Well, running a business is kinda boring. Ideas are exciting, but ideas aren’t a business. Ideas aren’t the work required to make the product or deliver the service that the world needs. In so many cases, the founders and creators don’t have what it takes to be effective in their respective markets. They cannot show up every day and do what needs to be done regardless of how they feel on the inside. Everyone loves the idea of running a business and being their own boss, but aren’t willing to give the time and sacrifice that’snecessary to keep things running.
As they say, owning your own business is when you go from a 9-to-5 job to a 24/7 one.
Or, if they do show up, they find themselves focusing in too many directions at once. They are always coming up with and running new ideas, never giving any of them the attention they deserve and watching them fail. On one end is the grind, and the other is burnout.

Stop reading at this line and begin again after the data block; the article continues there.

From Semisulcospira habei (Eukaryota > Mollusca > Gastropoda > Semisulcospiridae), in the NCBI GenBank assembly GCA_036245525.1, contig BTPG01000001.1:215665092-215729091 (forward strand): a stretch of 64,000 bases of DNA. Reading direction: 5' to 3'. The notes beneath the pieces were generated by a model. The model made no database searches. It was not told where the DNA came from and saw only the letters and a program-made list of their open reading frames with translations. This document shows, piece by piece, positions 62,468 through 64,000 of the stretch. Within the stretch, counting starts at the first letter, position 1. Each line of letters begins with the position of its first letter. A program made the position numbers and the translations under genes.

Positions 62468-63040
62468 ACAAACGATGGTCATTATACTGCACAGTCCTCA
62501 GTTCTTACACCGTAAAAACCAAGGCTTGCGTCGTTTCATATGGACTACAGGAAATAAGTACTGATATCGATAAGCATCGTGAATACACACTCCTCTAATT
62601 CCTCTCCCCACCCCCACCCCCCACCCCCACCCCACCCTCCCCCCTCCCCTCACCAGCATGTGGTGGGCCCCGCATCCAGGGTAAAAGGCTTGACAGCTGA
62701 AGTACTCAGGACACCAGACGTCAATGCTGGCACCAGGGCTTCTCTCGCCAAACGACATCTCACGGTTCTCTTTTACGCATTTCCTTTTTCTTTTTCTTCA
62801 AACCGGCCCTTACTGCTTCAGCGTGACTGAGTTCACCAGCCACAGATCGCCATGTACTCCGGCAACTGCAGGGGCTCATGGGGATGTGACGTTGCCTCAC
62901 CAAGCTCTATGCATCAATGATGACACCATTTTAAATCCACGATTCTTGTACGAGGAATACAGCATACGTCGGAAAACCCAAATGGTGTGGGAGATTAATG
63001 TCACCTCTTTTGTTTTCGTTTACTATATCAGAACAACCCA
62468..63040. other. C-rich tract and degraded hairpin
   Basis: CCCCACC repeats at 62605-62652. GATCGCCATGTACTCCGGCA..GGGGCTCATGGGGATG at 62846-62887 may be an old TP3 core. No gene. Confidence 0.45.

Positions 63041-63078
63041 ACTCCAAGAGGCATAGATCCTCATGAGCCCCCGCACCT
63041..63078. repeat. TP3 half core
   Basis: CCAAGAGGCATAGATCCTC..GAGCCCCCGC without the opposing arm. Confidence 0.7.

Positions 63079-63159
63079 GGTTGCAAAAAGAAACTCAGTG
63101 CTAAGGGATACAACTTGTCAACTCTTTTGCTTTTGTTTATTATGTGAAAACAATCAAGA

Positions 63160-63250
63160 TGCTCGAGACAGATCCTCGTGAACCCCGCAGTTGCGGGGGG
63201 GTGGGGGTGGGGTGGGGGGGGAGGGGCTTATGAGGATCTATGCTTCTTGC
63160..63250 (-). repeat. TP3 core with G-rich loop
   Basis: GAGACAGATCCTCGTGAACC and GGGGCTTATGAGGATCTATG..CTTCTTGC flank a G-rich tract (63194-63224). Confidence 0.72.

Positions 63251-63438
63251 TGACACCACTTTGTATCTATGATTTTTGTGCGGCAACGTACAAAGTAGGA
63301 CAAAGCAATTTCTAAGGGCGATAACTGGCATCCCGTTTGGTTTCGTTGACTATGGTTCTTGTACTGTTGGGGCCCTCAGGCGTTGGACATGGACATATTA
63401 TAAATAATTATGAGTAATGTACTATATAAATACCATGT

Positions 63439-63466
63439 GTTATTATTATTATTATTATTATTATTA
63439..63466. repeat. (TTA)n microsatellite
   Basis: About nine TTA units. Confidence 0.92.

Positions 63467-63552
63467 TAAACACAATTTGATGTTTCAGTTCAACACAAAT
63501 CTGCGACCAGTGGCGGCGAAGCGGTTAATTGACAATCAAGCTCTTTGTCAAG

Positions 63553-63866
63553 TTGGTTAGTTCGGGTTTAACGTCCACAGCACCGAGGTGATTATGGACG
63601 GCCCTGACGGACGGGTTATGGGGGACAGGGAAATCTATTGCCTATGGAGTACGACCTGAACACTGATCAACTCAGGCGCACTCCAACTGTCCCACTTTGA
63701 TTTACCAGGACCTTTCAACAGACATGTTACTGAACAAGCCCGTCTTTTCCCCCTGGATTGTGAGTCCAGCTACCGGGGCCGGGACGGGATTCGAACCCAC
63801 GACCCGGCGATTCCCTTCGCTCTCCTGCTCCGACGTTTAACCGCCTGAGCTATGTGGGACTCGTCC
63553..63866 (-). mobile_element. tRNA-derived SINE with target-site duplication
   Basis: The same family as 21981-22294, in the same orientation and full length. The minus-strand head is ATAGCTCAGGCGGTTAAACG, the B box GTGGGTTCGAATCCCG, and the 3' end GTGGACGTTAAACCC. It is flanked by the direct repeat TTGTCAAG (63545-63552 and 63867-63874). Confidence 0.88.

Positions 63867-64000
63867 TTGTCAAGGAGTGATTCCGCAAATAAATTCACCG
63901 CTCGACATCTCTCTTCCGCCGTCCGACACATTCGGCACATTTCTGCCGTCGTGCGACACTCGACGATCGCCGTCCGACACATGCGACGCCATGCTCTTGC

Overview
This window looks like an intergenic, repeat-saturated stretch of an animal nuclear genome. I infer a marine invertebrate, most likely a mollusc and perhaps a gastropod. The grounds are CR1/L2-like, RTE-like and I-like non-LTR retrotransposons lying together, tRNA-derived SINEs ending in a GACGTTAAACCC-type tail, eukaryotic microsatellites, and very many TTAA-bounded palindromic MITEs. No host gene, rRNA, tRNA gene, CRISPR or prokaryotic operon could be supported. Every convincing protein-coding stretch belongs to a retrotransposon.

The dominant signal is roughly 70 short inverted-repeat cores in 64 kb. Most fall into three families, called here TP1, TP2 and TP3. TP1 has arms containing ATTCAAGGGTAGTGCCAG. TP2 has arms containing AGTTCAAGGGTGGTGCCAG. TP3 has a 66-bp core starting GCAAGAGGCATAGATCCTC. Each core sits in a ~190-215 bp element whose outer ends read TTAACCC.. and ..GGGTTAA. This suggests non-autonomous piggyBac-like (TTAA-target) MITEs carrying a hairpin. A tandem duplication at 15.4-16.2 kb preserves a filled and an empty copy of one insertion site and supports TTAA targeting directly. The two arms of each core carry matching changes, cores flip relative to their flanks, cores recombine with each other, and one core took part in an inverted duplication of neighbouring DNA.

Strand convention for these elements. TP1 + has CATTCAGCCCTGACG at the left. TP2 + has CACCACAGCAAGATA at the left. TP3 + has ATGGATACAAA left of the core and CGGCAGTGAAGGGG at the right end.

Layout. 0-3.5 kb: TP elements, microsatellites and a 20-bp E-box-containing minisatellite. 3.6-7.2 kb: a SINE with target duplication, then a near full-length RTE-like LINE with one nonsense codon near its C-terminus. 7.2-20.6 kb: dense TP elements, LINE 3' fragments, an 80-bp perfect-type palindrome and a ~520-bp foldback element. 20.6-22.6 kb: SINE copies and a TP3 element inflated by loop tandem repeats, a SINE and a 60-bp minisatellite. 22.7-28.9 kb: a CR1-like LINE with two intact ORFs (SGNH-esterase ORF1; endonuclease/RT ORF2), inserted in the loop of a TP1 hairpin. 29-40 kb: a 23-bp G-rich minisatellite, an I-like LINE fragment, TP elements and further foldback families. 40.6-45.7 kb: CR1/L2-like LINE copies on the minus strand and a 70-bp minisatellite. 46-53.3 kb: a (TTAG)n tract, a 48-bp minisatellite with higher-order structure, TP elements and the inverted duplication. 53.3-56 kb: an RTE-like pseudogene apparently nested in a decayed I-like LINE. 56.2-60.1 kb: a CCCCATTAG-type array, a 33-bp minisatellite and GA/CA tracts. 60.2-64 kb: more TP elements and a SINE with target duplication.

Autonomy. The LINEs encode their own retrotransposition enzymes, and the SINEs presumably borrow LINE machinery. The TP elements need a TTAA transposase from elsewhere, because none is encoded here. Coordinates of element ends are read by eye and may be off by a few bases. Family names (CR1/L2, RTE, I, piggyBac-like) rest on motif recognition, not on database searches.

Most people just can’t hack it. They don’t have the discipline to stay in the game and do all of the grunt work that keeps things moving.
Those who do understand the ideas of compounded consistency. Businesses that grow and develop from one stage to the next are the ones that are worked on every single day. These are the ones who deliver consistent results to their audience - and they can do this because they have taken the time to figure out who their audience is (and, as important, who they are not).
When your audience is focused, your delivery is focused. You can show up daily knowing exactly what needs to be done even though it’s the same thing you did yesterday. Most people get bored with their brand because it’s something they see every single day. But there are still millions of people out there who are seeing you for the first time.